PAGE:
Tags: Iran | iran | nuclear deal | tom cotton | retaliation | desert fox | bill clinton

Matthew Kroenig: Iran Can Retaliate if Attacked for Nuclear Plans

By    |   Thursday, 09 Apr 2015 12:03 PM

Former Department of Defense adviser Matthew Kroenig, who has long advocated an attack on Iran, said that he still favors that course of action but warns that freshman Sen. Tom Cotton's reasoning for such measures may not be quite accurate and that Iran could retaliate with strikes of its own.

Earlier this week, the Arkansas Republican told the "Washington Watch With Tony Perkins" show, a Family Research Council's radio program, that a focused military strike would be along the lines of what President [Bill] Clinton did in December 1998 during Operation Desert Fox," and could include "several days' air and naval bombing against Iraq’s weapons of mass destruction facilities for exactly the same kind of behavior. For interfering with weapons inspectors and for disobeying Security Council resolutions."

But Kroenig told The Washington Post for a "fact-checker" story on Thursday, that while he agrees with Cotton that such strikes would be much like Operation Desert Fox, there are differences that will come into play.

"Sen. Cotton is correct that U.S. strikes against Iran’s nuclear facilities would look more like Operation Desert Fox than the invasions of Iraq and Afghanistan which is the analogy many critics of military action invoke," Kroenig said. "The strikes in Operation Desert Fox took place over four calendar days and that would be more than enough time to destroy Iran’s key nuclear facilities and related targets."

But still, he said, there is a key difference: Iran of 2015 is not Iraq of the Clinton years.

"Unlike Iraq in 1998, Iran would almost certainly retaliate militarily with ballistic missile strikes in the region, by encouraging terrorist and proxy groups to conduct attacks, and by harassing and attacking ships in the Persian Gulf," Kroenig, the Georgetown University professor and author of "A Time to Attack: The Looming Iranian Nuclear Threat," warned.

On the radio program, Cotton said that the Obama administration "certainly should have kept the threat of military force on the table throughout, which always improves diplomacy."

And, he said, Obama "is trying to make you think it would be 150,000 heavy mechanized troops on the ground in the Middle East, as we saw in Iraq."

Cotton has been a vocal opponent of striking a nuclear deal with Iran all along, including penning a letter, signed by 46 other Republicans, to Iranian leaders to let them know that any deal would be "nothing more than an executive order" that could end when President Barack Obama leaves office in two years.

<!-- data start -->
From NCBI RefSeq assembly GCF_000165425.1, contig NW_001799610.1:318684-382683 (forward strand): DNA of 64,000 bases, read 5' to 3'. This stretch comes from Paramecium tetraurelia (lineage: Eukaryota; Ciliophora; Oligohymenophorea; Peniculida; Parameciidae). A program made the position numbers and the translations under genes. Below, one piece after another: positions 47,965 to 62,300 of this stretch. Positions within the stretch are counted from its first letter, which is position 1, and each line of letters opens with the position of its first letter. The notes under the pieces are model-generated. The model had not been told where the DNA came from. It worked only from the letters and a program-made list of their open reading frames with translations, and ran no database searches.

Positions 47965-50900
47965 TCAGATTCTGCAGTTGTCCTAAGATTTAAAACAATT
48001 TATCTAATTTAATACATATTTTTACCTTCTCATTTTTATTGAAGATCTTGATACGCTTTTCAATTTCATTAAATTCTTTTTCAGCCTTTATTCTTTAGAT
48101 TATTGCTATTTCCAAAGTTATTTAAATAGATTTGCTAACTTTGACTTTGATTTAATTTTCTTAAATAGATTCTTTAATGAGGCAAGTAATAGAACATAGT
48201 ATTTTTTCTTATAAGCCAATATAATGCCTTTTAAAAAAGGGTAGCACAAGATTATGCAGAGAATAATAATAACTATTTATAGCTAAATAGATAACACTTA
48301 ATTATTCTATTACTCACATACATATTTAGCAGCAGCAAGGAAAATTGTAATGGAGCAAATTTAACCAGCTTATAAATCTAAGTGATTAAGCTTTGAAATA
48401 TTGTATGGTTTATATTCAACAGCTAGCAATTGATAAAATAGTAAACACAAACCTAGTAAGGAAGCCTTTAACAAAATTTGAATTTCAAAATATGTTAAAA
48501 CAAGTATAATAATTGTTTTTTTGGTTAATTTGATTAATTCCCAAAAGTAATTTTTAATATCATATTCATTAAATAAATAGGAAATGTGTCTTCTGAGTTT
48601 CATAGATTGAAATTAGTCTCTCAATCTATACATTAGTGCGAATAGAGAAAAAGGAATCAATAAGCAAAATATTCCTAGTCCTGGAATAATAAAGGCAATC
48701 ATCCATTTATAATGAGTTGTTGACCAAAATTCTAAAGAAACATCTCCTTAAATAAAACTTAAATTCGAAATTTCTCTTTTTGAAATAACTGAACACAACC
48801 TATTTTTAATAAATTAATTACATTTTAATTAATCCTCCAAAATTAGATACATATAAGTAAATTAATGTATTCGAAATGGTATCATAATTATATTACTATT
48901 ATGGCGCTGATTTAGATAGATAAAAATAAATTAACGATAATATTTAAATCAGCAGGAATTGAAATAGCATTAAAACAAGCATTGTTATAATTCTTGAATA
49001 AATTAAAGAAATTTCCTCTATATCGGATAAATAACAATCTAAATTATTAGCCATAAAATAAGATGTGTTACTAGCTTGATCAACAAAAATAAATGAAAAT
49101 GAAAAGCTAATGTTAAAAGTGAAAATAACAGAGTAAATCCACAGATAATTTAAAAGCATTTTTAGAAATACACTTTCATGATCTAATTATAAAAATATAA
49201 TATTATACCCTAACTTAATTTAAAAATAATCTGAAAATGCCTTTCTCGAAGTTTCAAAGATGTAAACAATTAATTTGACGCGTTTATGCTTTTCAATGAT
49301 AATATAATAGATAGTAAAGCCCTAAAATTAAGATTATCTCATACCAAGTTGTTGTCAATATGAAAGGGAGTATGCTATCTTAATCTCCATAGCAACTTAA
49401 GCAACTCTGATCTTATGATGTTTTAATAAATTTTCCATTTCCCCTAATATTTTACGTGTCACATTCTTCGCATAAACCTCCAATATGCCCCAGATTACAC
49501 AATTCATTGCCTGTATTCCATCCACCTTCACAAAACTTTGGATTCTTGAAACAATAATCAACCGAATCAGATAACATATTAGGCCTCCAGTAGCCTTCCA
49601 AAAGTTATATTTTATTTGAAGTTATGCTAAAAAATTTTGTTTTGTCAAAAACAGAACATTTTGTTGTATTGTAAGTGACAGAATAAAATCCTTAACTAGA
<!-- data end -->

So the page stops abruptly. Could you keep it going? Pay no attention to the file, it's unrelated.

The letter, though, was criticized by both sides, with Obama calling it "ironic" for some lawmakers to want to "make common cause with the hard-liners in Iran" and Iranian Foreign Minister Mohammad Javad Zarif calling the document a "propaganda ploy" with "no legal value."

The Post reported that Clinton's order came just as the House of Representatives was voting for articles of impeachment on him in the Monica Lewinsky scandal, and that Clinton made the order after accusing Iraq of failing to cooperate with weapons inspectors, while Iran is actually in the middle of talks about limiting the country's nuclear ambitions.

Caroline Rabbitt, Cotton's communications director, told The Post that the senator believes that Desert Fox is a very close comparison, however.

"It serves as an analogy of the intent, execution and objective for that type of operation [long-range strike to target weapons facilities],” she said. "Then and now, there existed the possibility of retaliation and the possibility that the initial campaign would not degrade WMD facilities to the planned level. Then and now, those contingencies had to be considered and planned for.

"Further, there have been notable advances in ordinance capabilities, particularly precision-targeting and ability to effectively strike hardened targets, that would allow us to take out Iranian facilities more effectively than when Desert Fox occurred.”

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Former Department of Defense adviser Matthew Kroenig, who has long advocated an attack on Iran, warns that freshman Sen. Tom Cotton's reasoning for such a course of action may not be quite accurate and that Iran could retaliate with strikes of its own.
iran, nuclear deal, tom cotton, retaliation, desert fox, bill clinton
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2015-03-09
Thursday, 09 Apr 2015 12:03 PM
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